No Match Found
The business failure rate per 10,000 companies decreased by 12% in Q1 2022 (3.7) compared to Q4 2021 (4.2). These rates remain very low, largely due to the Government pandemic supports still in place as well as creditor forbearance. At the same time, business failure rates increased by 19% in Q1 2022 compared to Q1 2021, which may point to an increased level of restructuring ahead. This is according to the latest PwC Restructuring Update for Q1 2022, following the firm’s inaugural report, ‘Act Now: From Recovery to Growth’, published in February 2022.
Ken Tyrrell, PwC Ireland Business Recovery Partner, said: “The current business failure rate remains at an artificial and record low. In our inaugural report, ‘Act Now: From Recovery to Growth’, we estimated that over 4,500 businesses were saved from going bust primarily as a result of the Government’s COVID-19 supports, with a number of these businesses essentially being put on life-support.
“Our analysis is based on a ‘per 10,000 companies’ measure, which is a simple and effective statistic for comparison purposes between different periods, industries, towns, counties and countries with different population sizes. It provides meaningful context to the numbers, rather than simply looking at them in absolute terms.”
The Irish business failure rate for the last 12 months per 10,000 companies is 15 per 10,000 to the end of Q1 2022. This remains at a record low, at levels not seen since 2005/2006. These figures remain well below the average over the past 17 years of 52 per 10,000 businesses, with a peak of 109 per 10,000 in 2012.
When Q1 2022 is compared to the same period in 2021, the business failure rate per 10,000 companies increased from 3.1 to 3.7. In volume terms, this represented an increase from 80 to 97 business failures.
The arts, entertainment and recreation sector continues to have the highest business failure rate at 81 per 10,000 companies over the past 12 months. During the first three months of 2022, the real estate sector had the greatest quarterly increase (230%) in failures per 10,000 (from six to 20).
Business failures in hospitality (three per 10,000) and retail (3 per 10,000) still remain lower than might be expected over the last 12 months. These are job-intensive sectors and will face challenges as the Employment Wage Subsidy Scheme (EWSS) tapers in April.
There have been no business failures in the energy and utility sector in the last 12 months. This is in contrast to the UK, where a number of companies in this sector have gone bust in the last six months.
Over the last 12 months, only two counties have had a business failure rate higher than the national average of 15 per 10,000. Dublin and Kilkenny both recorded an annual business failure rate of 24 per 10,000 companies. Cork continues to trend lower than most other larger counties with a business failure rate of 11 per 10,000 over the past 12 months. The counties that showed the highest quarterly increase in the business failure rate per 10,000 were Sligo (zero to nine), Monaghan (zero to six), and Clare (one to six). Nine counties didn’t record any business failures in Q1 2022 - Offaly, Westmeath, Kerry, Roscommon, Waterford, Donegal, Laois, Leitrim and Longford.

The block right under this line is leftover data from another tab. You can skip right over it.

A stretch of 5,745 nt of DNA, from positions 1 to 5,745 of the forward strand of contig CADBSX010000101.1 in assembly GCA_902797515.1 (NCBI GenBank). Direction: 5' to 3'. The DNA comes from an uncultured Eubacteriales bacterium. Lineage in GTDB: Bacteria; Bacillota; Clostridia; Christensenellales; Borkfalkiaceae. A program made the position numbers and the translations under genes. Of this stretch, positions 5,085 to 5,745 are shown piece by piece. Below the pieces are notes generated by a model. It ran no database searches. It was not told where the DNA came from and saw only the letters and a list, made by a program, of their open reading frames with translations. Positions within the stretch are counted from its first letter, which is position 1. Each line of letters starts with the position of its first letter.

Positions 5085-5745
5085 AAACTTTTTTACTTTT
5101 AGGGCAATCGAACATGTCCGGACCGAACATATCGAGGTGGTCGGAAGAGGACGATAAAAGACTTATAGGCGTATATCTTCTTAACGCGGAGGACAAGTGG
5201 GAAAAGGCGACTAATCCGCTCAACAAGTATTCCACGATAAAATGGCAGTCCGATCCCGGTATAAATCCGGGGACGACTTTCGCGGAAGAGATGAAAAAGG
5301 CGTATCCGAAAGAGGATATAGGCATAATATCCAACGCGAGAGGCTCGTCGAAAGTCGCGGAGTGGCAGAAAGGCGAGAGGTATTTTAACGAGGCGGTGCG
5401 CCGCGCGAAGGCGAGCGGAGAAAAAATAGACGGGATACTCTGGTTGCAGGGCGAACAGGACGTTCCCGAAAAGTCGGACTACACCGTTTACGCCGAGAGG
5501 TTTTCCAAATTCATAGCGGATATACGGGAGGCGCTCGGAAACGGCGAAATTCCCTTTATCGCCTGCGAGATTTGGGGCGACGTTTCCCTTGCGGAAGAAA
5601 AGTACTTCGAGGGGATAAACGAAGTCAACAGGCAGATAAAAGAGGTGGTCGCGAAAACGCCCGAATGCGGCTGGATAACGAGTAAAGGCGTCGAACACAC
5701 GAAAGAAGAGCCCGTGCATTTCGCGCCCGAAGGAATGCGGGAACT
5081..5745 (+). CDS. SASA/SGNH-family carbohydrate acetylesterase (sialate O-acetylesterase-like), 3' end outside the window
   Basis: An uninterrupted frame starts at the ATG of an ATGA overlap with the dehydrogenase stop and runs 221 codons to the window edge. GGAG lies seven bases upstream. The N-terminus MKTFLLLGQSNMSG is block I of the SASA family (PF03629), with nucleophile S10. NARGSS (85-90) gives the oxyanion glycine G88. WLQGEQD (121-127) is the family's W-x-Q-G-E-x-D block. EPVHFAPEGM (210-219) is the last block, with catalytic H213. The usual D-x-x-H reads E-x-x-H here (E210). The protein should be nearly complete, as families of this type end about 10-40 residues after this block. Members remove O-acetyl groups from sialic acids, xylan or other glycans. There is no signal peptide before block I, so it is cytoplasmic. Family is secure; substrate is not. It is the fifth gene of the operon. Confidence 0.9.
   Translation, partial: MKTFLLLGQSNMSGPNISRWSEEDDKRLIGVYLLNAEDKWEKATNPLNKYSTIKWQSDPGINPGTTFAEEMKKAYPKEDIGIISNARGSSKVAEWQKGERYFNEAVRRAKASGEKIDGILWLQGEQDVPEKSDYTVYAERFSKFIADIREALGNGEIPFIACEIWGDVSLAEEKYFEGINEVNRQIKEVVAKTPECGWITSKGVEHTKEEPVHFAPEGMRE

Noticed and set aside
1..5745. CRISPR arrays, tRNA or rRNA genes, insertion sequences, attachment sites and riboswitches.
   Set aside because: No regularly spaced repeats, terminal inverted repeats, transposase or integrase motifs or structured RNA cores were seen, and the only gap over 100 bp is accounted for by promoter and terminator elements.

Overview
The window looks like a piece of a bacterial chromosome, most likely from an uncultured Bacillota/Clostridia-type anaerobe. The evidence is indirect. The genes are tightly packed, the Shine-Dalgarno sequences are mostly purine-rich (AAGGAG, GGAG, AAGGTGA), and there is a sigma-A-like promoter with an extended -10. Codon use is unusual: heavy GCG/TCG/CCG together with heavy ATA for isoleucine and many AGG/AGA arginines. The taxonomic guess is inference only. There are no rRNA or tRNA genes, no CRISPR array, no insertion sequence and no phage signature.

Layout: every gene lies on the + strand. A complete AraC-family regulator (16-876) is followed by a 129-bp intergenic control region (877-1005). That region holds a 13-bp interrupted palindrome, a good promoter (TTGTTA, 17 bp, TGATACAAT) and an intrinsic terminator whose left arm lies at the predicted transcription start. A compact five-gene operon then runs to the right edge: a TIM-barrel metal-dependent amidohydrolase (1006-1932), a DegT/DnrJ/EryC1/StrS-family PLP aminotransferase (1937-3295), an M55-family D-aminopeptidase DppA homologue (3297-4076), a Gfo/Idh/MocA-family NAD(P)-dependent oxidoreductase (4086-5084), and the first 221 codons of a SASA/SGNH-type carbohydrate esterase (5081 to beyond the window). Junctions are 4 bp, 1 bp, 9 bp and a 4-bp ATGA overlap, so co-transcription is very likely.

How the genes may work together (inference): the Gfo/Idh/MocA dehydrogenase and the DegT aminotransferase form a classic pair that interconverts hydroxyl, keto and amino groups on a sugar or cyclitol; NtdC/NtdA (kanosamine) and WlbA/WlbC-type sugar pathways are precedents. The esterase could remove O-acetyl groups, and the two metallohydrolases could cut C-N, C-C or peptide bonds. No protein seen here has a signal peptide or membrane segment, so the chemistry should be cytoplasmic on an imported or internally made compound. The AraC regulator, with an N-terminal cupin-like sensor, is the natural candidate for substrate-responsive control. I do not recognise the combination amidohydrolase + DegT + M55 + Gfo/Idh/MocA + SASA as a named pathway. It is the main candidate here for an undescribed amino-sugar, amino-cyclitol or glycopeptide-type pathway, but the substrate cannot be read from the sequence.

Over the past year, the UK has been running at 32 liquidations per 10,000 companies while Ireland has been running at 11 per 10,000 companies - nearly three times higher than Ireland. It is worth noting that UK Government pandemic supports tapered in Autumn 2021. From a review of the past 17 years, we know that Ireland’s liquidation rate tends to lag that of the UK by a few years.
Ken Tyrrell concluded: “Most business owners are very aware that the current economic environment is very fluid given the war in Ukraine, and businesses are facing some strong headwinds in the form of geopolitical uncertainty, higher energy costs and price inflation, continued supply chain issues as well as upward pressure on interest rates.”
“Our analysis shows that business failures in Ireland, while at current record low levels, have increased over the last 12 months. We expect a restructuring wave to hit Ireland, with an increased level of insolvencies in the later part of this year and in 2023.
“Also, albeit starting from an extremely low base, we expect an uptake in the use of the Small Company Administrative Rescue Process (SCARP) and examinership during 2022 and 2023 as the Government’s COVID-19 supports, such as the EWSS, expire and Revenue forbearance begins to end while other debts fall due.”
The iTRAXX Crossover Index, a reliable and commonly-used measure of volatility in global financial markets, continued to increase since the start of 2022 and peaked at 419 in early March 2022 (increasing significantly from 242 at end of the 2021). This is evidence of the volatility levels in global financial markets shortly after the war in Ukraine started. However, this peak is still well below the previous peak of over 1,100 during the global financial crisis over ten years ago.
The spread on the iTRAXX Crossover Index measures the cost of hedging against junk-rated companies defaulting on their debt.
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